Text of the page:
What's right is right and what's wrong is wrong. But is it right to be wrong? (Or vise-versa?)
Since we all are imperfect and do some "wrongs" during this lifetime, still there is always the opportunity to correct the wrong by asking for forgiveness by just taking some positive, good action _ correcting the error.
Ethics, the principles of right conduct, seem always to be questioned in our everyday life as the years go by. Many customs and rules of conduct have changed. Some were good, some bad, and some just questionable.
Remembering my high school days when we gals were always dressed most modestly: Skirts were always worn and never _ and I say never _ did we wear jeans, shorts or those mini-mini "skorts" to school. All skirts were knee length and necklines high.
After school we changed into slacks or "play-clothes." Our school clothes were neatly hung up and cared for, so as to be worn another day.
Our young men were no exception, for they too had an unspoken code of modesty, cleanliness and well-arranged clothing along with being well-groomed. (That is, for the majority.) Long hair was for the girls, and close-cut hair cuts for the guys. Remember the "butch" and the "Mohawk" crew cut that some opted for?
True it is that the going hair cut today is quite pricey, and it wasn't too many years ago that the fashion was for men to have long tresses and powdered wigs: Then why the biblical Scripture of long hair on a man being a dishonor? (If you want to look that up it's at 1 Corinthians 11:14).
Oh, how happy I was when pantyhose came on the scene. The old fashioned silk stockings with dark seams going up the back of your legs were a headache for us gals with slim legs. There was always the continual problem of keeping the seams straight.
Then came the seamless stockings that were an answer to many prayers. But there was always the uncomfortable garter belt or two-way stretch to hold them up.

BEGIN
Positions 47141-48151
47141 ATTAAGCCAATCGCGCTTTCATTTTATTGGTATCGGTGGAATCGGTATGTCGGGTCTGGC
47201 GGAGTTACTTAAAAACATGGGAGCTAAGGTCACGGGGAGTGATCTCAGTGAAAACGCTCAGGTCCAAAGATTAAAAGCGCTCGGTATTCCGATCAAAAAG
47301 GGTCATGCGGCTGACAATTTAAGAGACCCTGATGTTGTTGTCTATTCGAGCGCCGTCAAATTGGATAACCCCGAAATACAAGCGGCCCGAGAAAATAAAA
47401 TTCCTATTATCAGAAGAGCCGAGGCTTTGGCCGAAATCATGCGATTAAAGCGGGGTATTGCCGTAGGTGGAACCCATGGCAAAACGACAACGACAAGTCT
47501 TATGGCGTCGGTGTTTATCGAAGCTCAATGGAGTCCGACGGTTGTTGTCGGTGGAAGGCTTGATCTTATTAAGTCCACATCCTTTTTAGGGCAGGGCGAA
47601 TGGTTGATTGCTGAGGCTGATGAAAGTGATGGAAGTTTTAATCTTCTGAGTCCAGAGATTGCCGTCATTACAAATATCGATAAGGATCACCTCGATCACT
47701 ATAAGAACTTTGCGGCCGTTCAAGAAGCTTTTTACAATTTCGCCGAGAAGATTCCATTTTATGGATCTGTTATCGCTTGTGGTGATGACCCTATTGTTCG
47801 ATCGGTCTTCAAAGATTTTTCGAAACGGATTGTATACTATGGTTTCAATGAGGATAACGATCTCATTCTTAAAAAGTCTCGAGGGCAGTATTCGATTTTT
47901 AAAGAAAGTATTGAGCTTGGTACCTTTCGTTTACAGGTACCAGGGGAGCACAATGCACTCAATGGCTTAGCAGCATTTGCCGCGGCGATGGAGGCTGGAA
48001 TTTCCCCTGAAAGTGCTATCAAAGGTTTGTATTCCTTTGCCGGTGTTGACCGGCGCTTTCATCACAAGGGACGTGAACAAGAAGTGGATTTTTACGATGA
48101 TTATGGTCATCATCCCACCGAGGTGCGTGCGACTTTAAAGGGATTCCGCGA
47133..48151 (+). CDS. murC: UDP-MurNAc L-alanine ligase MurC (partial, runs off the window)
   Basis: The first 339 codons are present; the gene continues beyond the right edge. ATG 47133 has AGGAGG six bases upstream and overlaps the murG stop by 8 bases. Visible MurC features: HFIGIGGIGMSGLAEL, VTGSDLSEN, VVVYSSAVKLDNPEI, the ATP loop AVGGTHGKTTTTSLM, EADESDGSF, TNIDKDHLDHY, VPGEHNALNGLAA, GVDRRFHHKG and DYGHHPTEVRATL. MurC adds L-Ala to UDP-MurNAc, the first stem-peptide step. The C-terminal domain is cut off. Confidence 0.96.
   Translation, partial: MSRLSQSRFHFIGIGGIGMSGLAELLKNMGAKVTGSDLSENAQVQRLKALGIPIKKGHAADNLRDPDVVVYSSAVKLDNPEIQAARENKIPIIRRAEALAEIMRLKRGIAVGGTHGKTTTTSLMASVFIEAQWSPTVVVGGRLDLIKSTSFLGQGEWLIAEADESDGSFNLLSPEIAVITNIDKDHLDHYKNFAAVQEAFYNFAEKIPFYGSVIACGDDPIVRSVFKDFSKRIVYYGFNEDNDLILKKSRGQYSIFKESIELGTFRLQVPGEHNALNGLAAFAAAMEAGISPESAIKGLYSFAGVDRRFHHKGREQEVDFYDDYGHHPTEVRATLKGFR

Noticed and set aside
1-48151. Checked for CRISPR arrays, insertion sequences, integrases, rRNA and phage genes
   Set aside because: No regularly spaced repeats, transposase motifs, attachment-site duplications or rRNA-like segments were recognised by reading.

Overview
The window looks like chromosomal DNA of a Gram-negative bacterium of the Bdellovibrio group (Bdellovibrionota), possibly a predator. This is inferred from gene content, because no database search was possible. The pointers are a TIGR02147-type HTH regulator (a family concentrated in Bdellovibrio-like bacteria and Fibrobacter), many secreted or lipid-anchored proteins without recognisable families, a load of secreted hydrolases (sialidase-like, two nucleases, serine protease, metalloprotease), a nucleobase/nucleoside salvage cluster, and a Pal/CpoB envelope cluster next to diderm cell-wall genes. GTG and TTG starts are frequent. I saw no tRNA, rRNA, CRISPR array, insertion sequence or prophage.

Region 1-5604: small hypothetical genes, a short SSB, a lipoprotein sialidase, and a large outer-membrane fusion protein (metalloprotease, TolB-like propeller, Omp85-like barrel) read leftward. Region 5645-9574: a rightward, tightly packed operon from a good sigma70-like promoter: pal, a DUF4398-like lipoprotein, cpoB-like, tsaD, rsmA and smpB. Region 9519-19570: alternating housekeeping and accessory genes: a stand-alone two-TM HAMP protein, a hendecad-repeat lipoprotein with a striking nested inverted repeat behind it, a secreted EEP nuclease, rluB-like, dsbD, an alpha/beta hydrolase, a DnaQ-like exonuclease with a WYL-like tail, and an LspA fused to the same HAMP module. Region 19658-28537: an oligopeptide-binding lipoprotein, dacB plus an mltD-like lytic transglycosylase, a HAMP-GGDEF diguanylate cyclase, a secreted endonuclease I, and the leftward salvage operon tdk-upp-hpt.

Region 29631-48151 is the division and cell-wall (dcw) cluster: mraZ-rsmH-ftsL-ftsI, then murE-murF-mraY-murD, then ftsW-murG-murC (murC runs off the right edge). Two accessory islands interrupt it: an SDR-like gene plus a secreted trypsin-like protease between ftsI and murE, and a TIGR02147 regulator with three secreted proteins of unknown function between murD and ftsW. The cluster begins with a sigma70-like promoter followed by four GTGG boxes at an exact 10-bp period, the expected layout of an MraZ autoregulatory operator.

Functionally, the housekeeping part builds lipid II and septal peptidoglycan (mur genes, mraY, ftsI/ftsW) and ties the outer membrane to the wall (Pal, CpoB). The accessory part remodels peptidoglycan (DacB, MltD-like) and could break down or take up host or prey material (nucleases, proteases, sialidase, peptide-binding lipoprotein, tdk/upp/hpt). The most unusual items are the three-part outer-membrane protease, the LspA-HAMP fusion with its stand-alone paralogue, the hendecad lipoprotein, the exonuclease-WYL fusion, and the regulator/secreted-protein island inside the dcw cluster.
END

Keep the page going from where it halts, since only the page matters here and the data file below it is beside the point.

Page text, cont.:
Freedom was given to us females with the now popular pantyhose and knee highs. But sad to say, our men still have the uncomfortable neck ties and stiff cardboard collars.
Fads, customs and fashions have changed, for now I see the "anything goes" dress code. The loose-fitting "droopy-draw" casual trousers for the men are called anything but modest, especially when they bend over. (A centerfold they would never make.)
I don't want to be prudish, but good taste doesn't come in a bottle when it comes to just being pleasant-looking with well-arranged dress.
But I must say, for the most part, that our school children try to be on top of the fashionable world of today. So, as I people-watch, the truth is, "money always talks," for it seems most folks have to buy the latest and the newest for what is displayed in stores and in the media.
Then there is the money crunch and I don't know if the blue jeans with the tears and holes are just worn out or they were purchased that way. (I can't believe anyone with any sense would buy something that would have been in the rag bag not too many years ago.) Oh, well, to each his own.
I must admit that I'm not a Ph.D. in the fashion world, but as a person ages there are the unwanted pounds and flabby "love-handles" to deal with. The newest of fabrics with spandex can be disastrous _ telling all and showing all. Each curve and bulge is accentuated, as the fabric clings and exaggerates all the unwanted inches. So larger sizes do the cover-up trick along with tunics, vests and jackets, but sad to say there seems always the mental picture of wanting to be the magazine picture perfect model.
Reality is reality and the mirror tells all.
And am I one gal with too many mirrors?
Elaine W. Kniskern is a 79-year-old resident of Schenevus and a grandmother of five. She can reached at email@example.com. 'Senior Scene' columns can be found at www.thedailystar.com/seniorscene.